10 Critically Important Reasons to Get Your Chimney Inspected!

The chimney is one of the most important structures in a home. Though seldom used, especially in New York, the chimney can be the best feature of a home, ensuring warmth during cold, winter nights. Yet, at the same time, it can be seen as the single-most most dangerous part of a home, responsible for structural damage, and even worse, causing deadly fires and carbon monoxide levels. Whether it is seen as a positive or negative feature, it is both critically and vitally important to have your chimney inspected on a YEARLY basis. In summary form, chimney inspections are necessary to ensure the safety of your home, its structure, as well as the people and contents within it. In fact, it is even more important to have the chimney inspected than any other structure of a home.

We, at Alliance Chimney, know all too well how seldom homeowners have their chimneys cleaned and even more importantly, inspected. Whether this is because homeowners don’t want to deal with the hassle, see it as yet another expense, forget about it, or take a plea of ignorance, failure to get a chimney inspection, could potentially result in expensive repairs, extensive damage, or deadly consequences. Alliance Chimney truly cares about our neighbors and clients, which is why we are stressing the importance of getting a chimney inspection yearly. Our experts will do everything in their power to ensure the safety and security of your home and family.

 

Below are the top 10 reasons to have a chimney inspection. Our inspectors ensure every part of the chimney is functioning properly and has not been damaged, so the chimney is safe and secure:

Code – Over the years, state and city codes change, in order to keep homes and structures as safe as possible. Just as with electrical and plumbing requirements and codes have changed, so have those on chimneys and fireplaces. These changes are due to evidence that the previous codes/requirements are dangerous. Our inspectors will ensure your chimney and fireplace is up to code, therefore ensuring you don’t incur penalties and/or you are not at risk for a safety problem.

Cap – Laws now require chimney caps be installed on the top of the chimney. The chimney cap helps prevent rain, snow, leaves, debris, and other outside elements from getting into the chimney. Without a chimney cap, water and moisture can result in water damage, cracks, and ultimately expensive structural damage.

Liner – Chimney liners are required to line the inside of the chimney for several reasons. The liner prevents water from seeping into the brick and mortar, which can cause damage. Chimney liners also help reduce build-up within the chimney, which can become dangerous. Lastly, chimney liners also prevent toxic gases and materials, caused by fires, from getting into the structure of the home.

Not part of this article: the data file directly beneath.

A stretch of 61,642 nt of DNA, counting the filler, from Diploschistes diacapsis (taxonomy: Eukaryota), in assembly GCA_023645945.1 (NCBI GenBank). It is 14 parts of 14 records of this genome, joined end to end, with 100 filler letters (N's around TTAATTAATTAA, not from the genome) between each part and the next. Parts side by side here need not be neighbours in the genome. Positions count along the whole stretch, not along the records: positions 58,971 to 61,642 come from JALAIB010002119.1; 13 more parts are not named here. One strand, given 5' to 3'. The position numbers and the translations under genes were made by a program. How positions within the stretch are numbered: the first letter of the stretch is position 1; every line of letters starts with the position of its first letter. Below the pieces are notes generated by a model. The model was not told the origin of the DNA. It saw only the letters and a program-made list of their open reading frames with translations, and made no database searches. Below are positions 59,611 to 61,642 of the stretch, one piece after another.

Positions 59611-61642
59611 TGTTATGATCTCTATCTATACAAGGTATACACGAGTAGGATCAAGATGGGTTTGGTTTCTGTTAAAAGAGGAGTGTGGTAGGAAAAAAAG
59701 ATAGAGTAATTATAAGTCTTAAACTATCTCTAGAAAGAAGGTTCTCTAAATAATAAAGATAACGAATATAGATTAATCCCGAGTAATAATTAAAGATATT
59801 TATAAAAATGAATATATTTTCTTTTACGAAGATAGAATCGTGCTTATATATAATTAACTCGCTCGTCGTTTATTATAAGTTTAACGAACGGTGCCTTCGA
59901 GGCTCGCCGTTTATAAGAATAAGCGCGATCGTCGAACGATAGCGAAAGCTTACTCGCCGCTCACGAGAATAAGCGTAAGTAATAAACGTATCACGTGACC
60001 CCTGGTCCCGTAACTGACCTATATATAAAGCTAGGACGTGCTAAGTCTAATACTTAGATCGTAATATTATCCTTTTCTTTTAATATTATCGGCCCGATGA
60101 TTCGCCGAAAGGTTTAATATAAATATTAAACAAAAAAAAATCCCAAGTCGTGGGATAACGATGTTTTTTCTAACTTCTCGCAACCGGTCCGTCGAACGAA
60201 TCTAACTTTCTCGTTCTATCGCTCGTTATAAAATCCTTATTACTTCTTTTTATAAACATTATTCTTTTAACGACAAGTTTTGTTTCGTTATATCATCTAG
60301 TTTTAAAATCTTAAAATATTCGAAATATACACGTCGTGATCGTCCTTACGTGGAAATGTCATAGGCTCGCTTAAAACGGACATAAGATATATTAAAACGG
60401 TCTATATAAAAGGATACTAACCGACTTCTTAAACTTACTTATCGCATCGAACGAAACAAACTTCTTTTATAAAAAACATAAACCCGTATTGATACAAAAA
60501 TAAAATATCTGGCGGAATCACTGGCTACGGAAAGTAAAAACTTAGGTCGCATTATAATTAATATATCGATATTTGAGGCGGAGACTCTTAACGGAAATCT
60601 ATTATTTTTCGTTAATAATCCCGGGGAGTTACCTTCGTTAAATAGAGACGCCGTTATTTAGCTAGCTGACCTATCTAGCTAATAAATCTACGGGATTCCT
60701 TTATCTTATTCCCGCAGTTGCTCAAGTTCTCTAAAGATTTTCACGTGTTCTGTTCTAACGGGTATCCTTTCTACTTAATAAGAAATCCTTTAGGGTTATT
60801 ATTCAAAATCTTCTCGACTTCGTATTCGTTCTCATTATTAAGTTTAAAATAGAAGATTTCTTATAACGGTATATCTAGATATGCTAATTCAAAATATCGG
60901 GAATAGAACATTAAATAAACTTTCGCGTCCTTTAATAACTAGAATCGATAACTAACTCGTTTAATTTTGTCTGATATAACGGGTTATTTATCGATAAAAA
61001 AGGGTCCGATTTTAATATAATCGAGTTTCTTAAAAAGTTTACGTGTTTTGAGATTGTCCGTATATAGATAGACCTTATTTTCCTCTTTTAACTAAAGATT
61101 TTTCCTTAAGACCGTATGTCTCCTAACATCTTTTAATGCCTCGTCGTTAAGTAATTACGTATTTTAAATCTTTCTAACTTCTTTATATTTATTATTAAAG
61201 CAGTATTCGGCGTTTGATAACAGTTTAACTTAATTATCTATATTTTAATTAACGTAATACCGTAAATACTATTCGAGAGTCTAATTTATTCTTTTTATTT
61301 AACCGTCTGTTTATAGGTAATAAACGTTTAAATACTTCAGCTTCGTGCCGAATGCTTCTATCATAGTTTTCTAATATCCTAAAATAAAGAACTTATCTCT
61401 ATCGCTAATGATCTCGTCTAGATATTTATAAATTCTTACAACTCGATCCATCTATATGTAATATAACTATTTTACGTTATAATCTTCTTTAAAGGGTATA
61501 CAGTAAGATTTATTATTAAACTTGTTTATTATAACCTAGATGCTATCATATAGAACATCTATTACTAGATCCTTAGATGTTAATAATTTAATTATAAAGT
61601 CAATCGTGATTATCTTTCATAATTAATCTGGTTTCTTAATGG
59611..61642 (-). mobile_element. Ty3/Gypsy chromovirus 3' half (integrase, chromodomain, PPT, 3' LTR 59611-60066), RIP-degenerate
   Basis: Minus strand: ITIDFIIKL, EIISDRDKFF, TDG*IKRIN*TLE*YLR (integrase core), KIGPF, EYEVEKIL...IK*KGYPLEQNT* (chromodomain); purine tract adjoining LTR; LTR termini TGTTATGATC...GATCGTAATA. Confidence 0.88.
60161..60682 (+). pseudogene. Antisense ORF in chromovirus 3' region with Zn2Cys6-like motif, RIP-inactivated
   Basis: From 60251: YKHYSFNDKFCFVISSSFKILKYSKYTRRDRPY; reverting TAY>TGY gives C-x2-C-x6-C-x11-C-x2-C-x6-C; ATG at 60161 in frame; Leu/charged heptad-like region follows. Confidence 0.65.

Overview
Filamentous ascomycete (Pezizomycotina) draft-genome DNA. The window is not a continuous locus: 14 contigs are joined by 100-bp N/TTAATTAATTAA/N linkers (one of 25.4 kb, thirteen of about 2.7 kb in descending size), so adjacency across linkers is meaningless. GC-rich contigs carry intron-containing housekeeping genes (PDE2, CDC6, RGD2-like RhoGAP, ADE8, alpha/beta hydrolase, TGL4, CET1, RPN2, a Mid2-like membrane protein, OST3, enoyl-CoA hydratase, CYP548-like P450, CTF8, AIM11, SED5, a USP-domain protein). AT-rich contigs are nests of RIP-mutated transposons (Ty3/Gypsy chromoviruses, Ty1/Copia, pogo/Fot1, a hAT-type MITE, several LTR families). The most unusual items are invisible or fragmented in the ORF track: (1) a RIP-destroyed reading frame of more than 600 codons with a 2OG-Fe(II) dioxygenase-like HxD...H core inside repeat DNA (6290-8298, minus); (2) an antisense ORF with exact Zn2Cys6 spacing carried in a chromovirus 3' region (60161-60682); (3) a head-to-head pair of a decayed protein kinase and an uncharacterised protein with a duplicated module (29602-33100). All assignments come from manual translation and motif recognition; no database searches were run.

Blowers/Flues – Properly functioning blowers (for wood/coal burning) and flues are critical to safety. Their primary function is to blow or carry smoke, fumes, and carbon monoxide outside the home.

Flashing – Flashing is a material used to connect the chimney and roof, in order to prevent leaks and water damage.

Build-Up – Overtime, chimneys build-up thick layers of soot, otherwise known as creosote. This build-up is a health hazard by itself, but it also prevents proper airflow and can cause unsafe levels of carbon monoxide.

Blockages – Blockages most usually occur due to broken pieces or damage within the chimney or from outside elements, such as leaves and debris which build up over time. Sometimes animals even make the inside of a chimney their home, building nests within. Blockages are extremely dangerous because they constrict the airflow, which gives smoke, CO2, and even the fire no way out, but through the home.

Cracks/Damage – Cracks and damage to the chimney, both inside and out, can eventually lead to severe structural issues. In earlier stages, they can intervene with the airflow and become a safety hazard.

Heat (Money) – Properly functioning chimneys will ensure the greatest amount of heat, reducing costs of electric and oil bills.

Structural Design – Not all chimneys are structurally feasible for the size and design of a home. When older chimneys were built, the structural design was not weighed as it is now. Additionally, when changes are made to the layout and/or structure of a home, there is a possibility that the changes could mean the chimney will not be sufficient or that the changes may have caused a safety issue.

Remember, there is no price to put on safety. Yearly inspections and necessary maintenance are the keys to preventing unnecessary damage, fires, and other hazards, therefore ensuring a safe home and health family.